As we contemplate the future, we are delivering now. To help improve deteriorating service, we have added over 6,000 frontline employees to help you. We decreased the average wait to talk to our 800 Number agents by one-third and reduced the agent busy rate by over 50 percent in the last two years, and our 800 Number agents handled 1.6 million more calls than they did a year ago.

During the pandemic, we shifted service to the telephone where local office employees answered 13 million more calls last year than they did in fiscal (FY) 2019. They answered your calls in under 3 minutes on average compared to an average wait of nearly 24 minutes in FY 2019.

For individuals who were denied benefits and requested an appeal, we quickly shifted to holding hearings by telephone at the start of the pandemic and then added online video hearings. During the pandemic, we have continued to reduce the number of people waiting for a hearing to 376,000 at the end of February 2021, the lowest level in nearly 20 years. We reduced the average wait for a hearing by over 9 months in the last two years. If you are still waiting for a hearing, please consider scheduling by telephone or video. You can find out more information about telephone hearings here and video hearings here.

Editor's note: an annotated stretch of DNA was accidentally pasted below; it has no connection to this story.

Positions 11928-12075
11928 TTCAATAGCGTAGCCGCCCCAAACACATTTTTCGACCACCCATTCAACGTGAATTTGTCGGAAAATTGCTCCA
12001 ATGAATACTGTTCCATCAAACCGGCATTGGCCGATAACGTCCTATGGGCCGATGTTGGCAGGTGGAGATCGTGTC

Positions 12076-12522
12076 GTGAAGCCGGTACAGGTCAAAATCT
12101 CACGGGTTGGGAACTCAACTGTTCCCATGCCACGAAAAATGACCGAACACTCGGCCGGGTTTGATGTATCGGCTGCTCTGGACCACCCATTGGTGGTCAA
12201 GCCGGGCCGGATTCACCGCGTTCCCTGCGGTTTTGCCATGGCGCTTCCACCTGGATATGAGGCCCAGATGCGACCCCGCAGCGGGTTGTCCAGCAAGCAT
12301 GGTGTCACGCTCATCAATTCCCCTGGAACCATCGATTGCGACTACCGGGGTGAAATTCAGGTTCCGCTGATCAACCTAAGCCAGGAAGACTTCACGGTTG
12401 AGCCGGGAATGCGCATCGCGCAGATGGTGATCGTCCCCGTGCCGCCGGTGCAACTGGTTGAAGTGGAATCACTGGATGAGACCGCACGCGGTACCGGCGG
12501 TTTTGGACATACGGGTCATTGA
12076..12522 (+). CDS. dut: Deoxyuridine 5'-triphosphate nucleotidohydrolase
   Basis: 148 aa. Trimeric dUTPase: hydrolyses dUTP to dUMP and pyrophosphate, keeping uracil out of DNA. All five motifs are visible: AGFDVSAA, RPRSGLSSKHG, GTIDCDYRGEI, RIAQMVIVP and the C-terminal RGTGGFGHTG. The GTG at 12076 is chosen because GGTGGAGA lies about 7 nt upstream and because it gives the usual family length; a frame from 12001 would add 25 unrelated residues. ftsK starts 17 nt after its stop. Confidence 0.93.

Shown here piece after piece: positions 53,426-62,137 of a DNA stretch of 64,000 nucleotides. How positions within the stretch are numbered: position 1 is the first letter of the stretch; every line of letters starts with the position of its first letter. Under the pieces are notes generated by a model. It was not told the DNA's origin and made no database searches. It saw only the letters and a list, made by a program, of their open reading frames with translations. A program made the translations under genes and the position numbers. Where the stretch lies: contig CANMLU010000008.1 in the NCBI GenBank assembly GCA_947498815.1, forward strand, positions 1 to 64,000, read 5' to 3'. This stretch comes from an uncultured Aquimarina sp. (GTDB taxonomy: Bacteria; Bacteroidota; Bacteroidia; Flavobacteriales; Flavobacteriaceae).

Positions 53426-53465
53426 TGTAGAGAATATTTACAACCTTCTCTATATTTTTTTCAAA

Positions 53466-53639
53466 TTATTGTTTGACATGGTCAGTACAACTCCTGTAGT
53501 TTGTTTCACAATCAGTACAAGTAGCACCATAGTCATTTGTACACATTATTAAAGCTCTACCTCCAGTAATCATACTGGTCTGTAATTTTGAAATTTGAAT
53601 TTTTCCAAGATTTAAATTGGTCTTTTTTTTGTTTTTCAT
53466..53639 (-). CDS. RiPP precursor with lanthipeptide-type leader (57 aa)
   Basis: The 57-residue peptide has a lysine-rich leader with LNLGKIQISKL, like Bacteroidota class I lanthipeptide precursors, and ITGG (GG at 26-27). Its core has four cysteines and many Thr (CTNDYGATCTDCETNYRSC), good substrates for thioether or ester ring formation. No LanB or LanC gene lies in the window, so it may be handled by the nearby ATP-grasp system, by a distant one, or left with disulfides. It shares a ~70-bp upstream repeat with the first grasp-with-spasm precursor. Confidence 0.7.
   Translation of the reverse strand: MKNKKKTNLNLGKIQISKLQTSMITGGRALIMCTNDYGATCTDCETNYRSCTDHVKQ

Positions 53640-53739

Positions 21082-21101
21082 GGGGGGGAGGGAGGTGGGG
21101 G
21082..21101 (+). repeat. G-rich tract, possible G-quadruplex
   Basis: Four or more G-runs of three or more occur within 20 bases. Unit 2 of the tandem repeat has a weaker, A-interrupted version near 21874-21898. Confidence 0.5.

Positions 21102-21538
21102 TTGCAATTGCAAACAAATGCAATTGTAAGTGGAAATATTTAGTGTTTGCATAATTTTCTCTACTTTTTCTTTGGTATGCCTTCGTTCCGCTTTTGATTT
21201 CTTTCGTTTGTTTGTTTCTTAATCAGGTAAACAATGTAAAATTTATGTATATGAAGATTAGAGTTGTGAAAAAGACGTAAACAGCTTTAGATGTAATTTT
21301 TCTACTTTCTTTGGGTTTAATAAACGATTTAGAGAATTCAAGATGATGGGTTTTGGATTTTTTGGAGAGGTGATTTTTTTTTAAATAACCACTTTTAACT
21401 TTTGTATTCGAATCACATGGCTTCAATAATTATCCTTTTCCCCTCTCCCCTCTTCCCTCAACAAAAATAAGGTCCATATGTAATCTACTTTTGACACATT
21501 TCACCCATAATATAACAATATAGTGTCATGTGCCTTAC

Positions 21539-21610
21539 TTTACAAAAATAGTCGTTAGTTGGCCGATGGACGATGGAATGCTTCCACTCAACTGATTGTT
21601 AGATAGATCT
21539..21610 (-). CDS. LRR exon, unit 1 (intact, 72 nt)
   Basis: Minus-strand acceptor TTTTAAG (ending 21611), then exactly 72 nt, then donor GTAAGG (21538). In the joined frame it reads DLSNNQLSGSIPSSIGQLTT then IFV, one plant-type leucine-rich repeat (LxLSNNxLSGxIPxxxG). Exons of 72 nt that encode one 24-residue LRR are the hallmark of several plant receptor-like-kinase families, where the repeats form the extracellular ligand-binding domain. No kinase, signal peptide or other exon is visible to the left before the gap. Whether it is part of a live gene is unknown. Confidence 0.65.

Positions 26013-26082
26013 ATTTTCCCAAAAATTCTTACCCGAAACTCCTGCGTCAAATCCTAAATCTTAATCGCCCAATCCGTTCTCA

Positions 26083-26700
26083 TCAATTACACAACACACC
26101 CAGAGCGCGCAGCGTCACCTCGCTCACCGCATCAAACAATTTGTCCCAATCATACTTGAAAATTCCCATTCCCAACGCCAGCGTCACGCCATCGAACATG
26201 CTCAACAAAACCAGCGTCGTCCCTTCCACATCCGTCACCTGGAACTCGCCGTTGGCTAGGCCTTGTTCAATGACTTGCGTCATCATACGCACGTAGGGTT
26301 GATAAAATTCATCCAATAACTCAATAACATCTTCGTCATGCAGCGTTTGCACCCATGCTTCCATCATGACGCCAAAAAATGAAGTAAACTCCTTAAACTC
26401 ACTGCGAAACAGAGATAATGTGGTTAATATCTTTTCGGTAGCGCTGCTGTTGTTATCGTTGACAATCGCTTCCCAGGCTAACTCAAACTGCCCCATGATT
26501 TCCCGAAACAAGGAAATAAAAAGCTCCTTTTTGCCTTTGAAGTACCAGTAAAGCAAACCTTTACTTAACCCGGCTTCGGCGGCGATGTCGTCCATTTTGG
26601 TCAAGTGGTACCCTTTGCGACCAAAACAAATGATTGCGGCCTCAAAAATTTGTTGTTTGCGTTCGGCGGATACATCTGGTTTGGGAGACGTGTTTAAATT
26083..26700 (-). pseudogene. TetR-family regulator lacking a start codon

The pandemic has significantly disrupted parts of our disability process, particularly at the state Disability Determination Services (DDS) that make disability determinations for us. We have provided the DDSs with additional hiring and overtime to help address a significant increase in pending initial disability cases. The DDSs have been able to reduce the number of people waiting for a decision on initial disability claims by about 100,000 cases since the height of the pending cases in August 2020. In order to make initial disability decisions as quickly as possible, and to reduce the burden on the medical community still stressed from the pandemic, we have focused our limited resources on completing initial requests for disability benefits and have reduced the number of continuing disability reviews we are conducting.